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Publication Date: May 2001
Revised September 2006
Lupus: A Patient Care Guide for Nurses and Other Health Professionals
Patient Information Sheet #12, Nonsteroidal Anti-Inflammatory Drugs (NSAIDs)
NSAIDs are often used to reduce pain and inflammation in patients who have mild systemic lupus erythematosus (SLE). Many different types of NSAIDs exist, some of which you can buy without a doctor’s prescription. These are called “over-the-counter” drugs. Examples of over-the-counter NSAIDs
include aspirin, Motrin® IB, Orudis KT®, and Aleve®. Tylenol® is not an NSAID and is not used to reduce the inflammation of lupus.
Although all NSAIDs appear to work in the same way, there are differences among them. Not every NSAID has the same effect on every person. Also, you may find that one NSAID works well for a while, then for some unknown reason, it doesn’t work well any more. Your doctor will probably switch you to a different NSAID to get the same helpful effects you had with the first one.
The brand name of your NSAID is ___________________________________.
The strength or dose of the NSAID ordered for you is __________________.
Take the NSAID ______ time(s) per day.
The best time(s) to take your NSAID:__________________
Possible Side Effects
These include upset stomach, headache, ringing in the ears, dizziness, rash, itching, easy bruising, fluid retention, and blood in the stool.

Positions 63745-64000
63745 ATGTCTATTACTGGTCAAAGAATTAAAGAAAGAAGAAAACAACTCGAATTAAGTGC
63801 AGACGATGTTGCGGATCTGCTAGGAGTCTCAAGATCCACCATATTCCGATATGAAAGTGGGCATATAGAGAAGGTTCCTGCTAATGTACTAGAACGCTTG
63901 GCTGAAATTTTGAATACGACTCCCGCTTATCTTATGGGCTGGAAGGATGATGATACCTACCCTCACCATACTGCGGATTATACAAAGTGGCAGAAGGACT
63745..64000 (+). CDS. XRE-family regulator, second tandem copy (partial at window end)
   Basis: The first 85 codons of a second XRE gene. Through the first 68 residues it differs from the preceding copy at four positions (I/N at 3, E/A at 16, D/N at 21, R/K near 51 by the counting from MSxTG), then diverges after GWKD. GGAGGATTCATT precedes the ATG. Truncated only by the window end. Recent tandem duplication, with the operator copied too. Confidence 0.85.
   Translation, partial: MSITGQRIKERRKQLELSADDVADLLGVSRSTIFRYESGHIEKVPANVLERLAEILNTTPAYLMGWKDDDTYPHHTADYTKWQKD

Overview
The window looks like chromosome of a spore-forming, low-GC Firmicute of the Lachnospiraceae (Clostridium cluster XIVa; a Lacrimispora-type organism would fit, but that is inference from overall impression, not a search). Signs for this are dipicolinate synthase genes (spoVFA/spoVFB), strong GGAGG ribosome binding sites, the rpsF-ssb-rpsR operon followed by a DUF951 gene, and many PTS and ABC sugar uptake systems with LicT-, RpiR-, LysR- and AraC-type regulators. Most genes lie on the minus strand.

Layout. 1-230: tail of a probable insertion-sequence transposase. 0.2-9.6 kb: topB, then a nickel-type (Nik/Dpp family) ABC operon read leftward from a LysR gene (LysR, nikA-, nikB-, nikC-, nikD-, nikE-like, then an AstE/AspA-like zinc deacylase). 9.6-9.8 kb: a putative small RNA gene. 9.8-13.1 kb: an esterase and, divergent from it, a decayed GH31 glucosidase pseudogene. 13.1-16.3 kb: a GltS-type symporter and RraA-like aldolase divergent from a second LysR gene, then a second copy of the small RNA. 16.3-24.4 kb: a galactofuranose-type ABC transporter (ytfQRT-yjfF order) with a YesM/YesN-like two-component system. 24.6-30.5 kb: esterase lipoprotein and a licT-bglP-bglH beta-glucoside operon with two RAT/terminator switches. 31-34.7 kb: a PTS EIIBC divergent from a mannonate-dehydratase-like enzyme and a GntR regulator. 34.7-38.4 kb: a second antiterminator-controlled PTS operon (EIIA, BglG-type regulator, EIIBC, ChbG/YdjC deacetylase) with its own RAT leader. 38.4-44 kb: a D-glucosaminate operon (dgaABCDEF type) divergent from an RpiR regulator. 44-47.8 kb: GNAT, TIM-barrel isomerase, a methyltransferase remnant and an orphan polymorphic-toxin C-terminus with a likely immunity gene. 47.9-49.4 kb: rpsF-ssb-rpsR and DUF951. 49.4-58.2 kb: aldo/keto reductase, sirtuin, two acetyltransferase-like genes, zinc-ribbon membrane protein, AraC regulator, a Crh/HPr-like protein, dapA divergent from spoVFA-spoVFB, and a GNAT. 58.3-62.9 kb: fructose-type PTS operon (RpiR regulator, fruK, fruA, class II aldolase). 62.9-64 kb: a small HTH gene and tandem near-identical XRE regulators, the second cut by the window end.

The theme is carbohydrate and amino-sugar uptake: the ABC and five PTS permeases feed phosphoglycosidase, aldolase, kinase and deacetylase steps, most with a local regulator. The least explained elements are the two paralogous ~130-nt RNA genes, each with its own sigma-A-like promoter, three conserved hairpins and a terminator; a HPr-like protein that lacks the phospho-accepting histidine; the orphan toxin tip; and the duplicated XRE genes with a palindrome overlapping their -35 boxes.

You may use NSAIDs cautiously during pregnancy, but do not take them during the first 3 months of your pregnancy or just before delivery. NSAIDs appear in breast milk and should be used cautiously if you are breastfeeding.
Some patients taking NSAIDs become more sensitive to sunlight. Use sunblock and protective clothing; avoid exposure to sunlight.
Do not take more than the recommended dose.
Do not take NSAIDs with other drugs, including over-the-counter medications, without first checking with your nurse or doctor. Over-the-counter medications are medications that you can buy without a doctor’s prescription.
Recent studies of a couple of NSAIDs have suggested an increased risk of cardiovascular problems in people taking them on a long-term basis. As with any drug, it’s important to weigh the benefits against the potential risk of side effects.
Tell any nurse, doctor, or dentist who is taking care of you that you are taking NSAIDs for your lupus.
Since NSAIDs can cause stomach and intestinal upset and irritation, take them with food or after meals. You should also avoid alcoholic beverages, because alcohol can aggravate these stomach and intestinal problems. Check with your doctor for guidance on these issues.
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